Now that I thought about it, how the hell had they known how to do such a thing? If it were common knowledge to wizards, I would have heard of it at least a few times. Wizards would have sold that to trusted werewolves for a high price. Or maybe in exchange for an alliance. But I hadneverheard of a wizard doing a spell like that for a werewolf. Odd. Where had they learned it? And that wasn’t the only uniquely magical cure my parents had given back to the community. In fact, it was one ofmanymagical cures they had given out. Almost as if they had access to knowledge most wizards didn’t. A shiver ran down my spine as the obvious answer came to me. The Pandora Protocol.
“They allegedly stole some things a time or two, always from old families. Random things that don’t make much sense to me. I’ve heard these items described as heirlooms, paintings, and even ancient knick-knacks with no known nature or origin. Every story is different. But then other people denied those same accusations, admitting the items had been fairly purchased. Regardless, these stories are a decade old. Nothing useful to me now. Still, it’s an odd thing to hear. I think these informants all assumed that if they told me something juicy I could owe them a favor. So I discouraged that line of thought, which got me kicked out of the other bars. Everyone’s just scared after Alaric’s speech at the Eclipse Expo about outing magical creatures. They fear that if I give in, like Alaric told everyone I would, they would all be outed as freaks too. The world is crazy lately.”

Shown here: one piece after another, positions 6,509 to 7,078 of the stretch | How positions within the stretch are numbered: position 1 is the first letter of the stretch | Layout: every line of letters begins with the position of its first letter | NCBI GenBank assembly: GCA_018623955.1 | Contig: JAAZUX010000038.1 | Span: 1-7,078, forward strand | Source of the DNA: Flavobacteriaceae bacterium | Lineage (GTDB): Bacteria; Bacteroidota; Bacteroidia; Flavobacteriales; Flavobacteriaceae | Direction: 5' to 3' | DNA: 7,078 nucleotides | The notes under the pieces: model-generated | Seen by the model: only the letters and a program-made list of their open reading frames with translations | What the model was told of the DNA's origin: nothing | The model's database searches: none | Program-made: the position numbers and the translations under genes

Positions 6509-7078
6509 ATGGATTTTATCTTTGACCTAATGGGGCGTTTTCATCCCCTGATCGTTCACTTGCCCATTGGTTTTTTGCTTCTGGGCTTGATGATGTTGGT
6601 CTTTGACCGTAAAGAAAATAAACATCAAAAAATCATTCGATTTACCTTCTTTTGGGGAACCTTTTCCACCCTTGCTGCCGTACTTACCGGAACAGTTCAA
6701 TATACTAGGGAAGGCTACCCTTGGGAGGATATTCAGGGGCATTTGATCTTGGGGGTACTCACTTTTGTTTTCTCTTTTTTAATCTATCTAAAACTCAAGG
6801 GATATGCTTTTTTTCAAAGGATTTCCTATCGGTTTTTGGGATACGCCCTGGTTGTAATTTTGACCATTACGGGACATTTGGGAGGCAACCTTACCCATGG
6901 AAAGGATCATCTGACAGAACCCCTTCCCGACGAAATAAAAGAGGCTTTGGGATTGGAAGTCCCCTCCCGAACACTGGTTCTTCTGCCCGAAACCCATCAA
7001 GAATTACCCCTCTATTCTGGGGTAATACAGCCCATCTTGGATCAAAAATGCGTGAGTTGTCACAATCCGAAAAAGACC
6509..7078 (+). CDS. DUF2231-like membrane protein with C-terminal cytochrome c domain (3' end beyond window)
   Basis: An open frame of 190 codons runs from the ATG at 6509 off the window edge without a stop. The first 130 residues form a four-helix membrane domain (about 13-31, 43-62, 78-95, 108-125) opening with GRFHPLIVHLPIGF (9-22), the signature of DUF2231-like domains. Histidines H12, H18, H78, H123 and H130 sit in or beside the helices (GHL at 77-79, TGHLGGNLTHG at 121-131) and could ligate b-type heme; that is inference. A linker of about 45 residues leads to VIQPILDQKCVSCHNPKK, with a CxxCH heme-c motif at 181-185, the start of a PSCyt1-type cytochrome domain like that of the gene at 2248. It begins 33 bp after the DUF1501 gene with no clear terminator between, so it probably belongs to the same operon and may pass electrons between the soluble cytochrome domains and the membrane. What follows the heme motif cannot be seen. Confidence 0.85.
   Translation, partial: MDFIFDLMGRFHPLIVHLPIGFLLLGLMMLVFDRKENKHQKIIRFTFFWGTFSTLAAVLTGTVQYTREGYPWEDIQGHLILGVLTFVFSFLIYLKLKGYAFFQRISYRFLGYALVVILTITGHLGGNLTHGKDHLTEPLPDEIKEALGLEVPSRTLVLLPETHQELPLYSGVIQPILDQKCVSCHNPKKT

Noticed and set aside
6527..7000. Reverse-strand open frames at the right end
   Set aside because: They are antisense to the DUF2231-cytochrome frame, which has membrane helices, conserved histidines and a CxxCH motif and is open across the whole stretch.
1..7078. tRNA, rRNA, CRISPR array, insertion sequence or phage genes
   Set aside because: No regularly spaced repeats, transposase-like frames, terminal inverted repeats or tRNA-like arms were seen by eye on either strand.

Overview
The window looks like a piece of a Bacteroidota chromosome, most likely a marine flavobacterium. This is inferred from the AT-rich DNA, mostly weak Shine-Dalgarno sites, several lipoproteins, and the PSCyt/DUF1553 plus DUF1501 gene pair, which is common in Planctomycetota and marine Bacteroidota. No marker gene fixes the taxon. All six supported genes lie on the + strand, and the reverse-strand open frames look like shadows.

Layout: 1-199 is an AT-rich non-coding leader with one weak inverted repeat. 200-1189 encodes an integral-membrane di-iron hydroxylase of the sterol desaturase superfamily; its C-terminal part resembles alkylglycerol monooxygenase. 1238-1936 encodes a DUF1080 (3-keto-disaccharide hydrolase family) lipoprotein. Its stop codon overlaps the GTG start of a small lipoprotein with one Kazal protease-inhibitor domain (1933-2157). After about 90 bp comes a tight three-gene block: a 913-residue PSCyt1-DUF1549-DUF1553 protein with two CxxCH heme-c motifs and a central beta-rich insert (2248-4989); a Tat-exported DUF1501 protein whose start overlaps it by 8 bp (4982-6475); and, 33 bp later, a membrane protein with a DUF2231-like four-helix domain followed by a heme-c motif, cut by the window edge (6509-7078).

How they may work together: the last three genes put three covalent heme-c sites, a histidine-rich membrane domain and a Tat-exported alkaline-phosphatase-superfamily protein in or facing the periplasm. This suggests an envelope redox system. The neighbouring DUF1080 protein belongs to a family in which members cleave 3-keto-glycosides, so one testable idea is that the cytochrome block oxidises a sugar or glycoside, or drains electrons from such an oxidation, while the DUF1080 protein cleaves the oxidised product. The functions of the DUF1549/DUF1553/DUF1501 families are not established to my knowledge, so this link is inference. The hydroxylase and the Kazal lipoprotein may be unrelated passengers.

It was almost as if the deeper I dug, the more I realized that I hadn’t known my parents at all. They were public tech-tycoons during the day, devoted parents at night, full time wizards with secret agendas at their own company, and now part-time thieves? But why? Had they amassed an armory of random weapons and artifacts in their Pandora Protocol? And what was the Titan warning on the video feed I had seen?
I could sense Gunnar still staring at me with concern. It ticked me off. I didn’t ask my friends to look after me. I was fine. “Anyway. Enough psychoanalysis. How are you?”
“Great. Terrified of this whole proposal situation though.” I smiled, but he changed topics back to me. “It’s probably a good time to get out of town, Nate.Mardi Grasis nuts in St. Louis. Maybe a vacation is what you need too.” I know what he really wanted was for me to stop digging into the darkness that was plaguing me lately. Maybe he was right. It would have been nice to get away, as I didn’t want to get mixed up in Angel business. Or Demon business. But the Academy had put a stop to that with their curse.